Jrue Holiday to Pelicans: Did New Orleans Give Up Too Much in Draft-Day Trade?

Steven CookFeatured Columnist IVJune 27, 2013

NEW YORK, NY - DECEMBER 23:  Jrue Holiday #11 of the Philadelphia 76ers plays against the Brooklyn Nets at Barclays Center on December 23, 2012 in the Brooklyn borough of New York City. NOTE TO USER: User expressly acknowledges and agrees that, by downloading and/or using this photograph, user is consenting to the terms and conditions of the Getty Images License Agreement.  (Photo by Bruce Bennett/Getty Images)
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The New Orleans Pelicans and Philadelphia 76ers shook up the landscape of the 2013 NBA draft with a huge move that sent Jrue Holiday to the Big Easy and Nerlens Noel to Philly. But did the Pelicans give up too much in order to get the All-Star point guard?

Yahoo! Sports reporter Adrian Wojnarowski broke the news on Twitter in a slew of tweets that summed up the blockbuster move.

The first reaction from NBA fans and experts to the trade was one of shock and awe that the Sixers would even contemplate moving Holiday, who has been touted as one of the league's up-and-coming floor generals.

Even players got in on the analysis, with former 76er Andre Iguodala offering some irony to his old team's front-office moves that reflects on his own departure:

But after closer inspection of the specifics of the deal, here's how it breaks down. The Pelicans get Holiday and the 42nd pick straight up for the sixth pick (Nerlens Noel) and their first-rounder in 2014. 

The first-round pick in 2014 doesn't shape up to be too bad of an option, either, as Chad Ford of ESPN pointed out:

On top of that, the 2014 draft should be a much stronger one than this year's, with potential game-changing prospects like Andrew Wiggins and Jabari Parker set to come out.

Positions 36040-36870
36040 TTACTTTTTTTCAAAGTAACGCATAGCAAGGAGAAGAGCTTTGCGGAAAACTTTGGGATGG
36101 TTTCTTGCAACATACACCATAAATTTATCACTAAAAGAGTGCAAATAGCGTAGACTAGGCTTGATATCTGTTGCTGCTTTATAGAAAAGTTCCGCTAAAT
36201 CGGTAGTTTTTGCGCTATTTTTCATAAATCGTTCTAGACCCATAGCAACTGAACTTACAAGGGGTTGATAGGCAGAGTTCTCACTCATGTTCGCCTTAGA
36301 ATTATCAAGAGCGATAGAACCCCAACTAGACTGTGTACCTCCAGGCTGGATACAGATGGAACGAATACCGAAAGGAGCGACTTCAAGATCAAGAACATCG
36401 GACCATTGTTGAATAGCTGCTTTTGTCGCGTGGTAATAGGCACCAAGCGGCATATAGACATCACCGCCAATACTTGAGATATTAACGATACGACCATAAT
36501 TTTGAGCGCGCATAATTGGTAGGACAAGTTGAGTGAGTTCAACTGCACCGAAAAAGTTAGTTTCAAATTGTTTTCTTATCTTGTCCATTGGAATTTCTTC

Add that realization to the obvious point that Noel could've (and perhaps should've) gone No. 1 this year, and the Sixers may very well have just landed two top overall picks, in essence, for Holiday.

The 23-year-old Holiday has massive upside, don't get me wrong. But hardly anyone in the league save for maybe a top-10 player is worth that kind of deal.

Apparently, the Pelicans have high hopes for Holiday, and they should. The former UCLA star has emerged as an All-Star after his fourth year, which culminated with 17.7 points and eight assists per contest, both career highs.

Also, Noel obviously doesn't fit in New Orleans' system quite like a strong point guard of Holiday's caliber. They already have Anthony Davis manning the post, and while the thought of having both shot-blockers on the post is enticing, it doesn't make sense from a basketball standpoint.

However, moving to get Holiday, who can start right away and make a big impact, does make sense. Alongside Eric Gordon, this could be one of the best backcourts in the NBA—and if anyone knows the importance of an elite point guard, it's New Orleans.

But the 2014 pick makes me scratch my head. If you want a real glimpse into just how much better next year's draft will be, take a look at this column from Adam Zagoria of Sheridan Hoops. 

Sure, the Pelicans benefited from picking up Noel at No. 6, and they used it as major trade bait. Sure, he might not turn into more than a defensive stopper or a Marcus Camby type.

But if this 2014 traded pick turns into a Wiggins, Parker or Julius Randle, expect New Orleans to look down at this trade for a long, long time.

Of course, much of it falls on Holiday's shoulders. If he becomes the next star point guard in the NBA and gels alongside Anthony Davis, the former Hornets will be just fine and could perhaps be building a young core of stars that will really make noise one day in the Association.

If that happens, this trade will be a win-win for both sides.

But to think that the Pelicans may have passed up on Andrew Wiggins will haunt New Orleans fans during the next college basketball season when he's tearing it up for Kansas.

The Pelicans got possibly the most valuable trade bait at No. 6, and it's hard to imagine a scenario where they could've gotten a better player in return than Holiday. That's what it comes down to for now, as we have no idea how next year's draft pick will turn out.

It'll be a year, or years, before we truly know who won this trade. But for right now, it doesn't look half bad for either organization.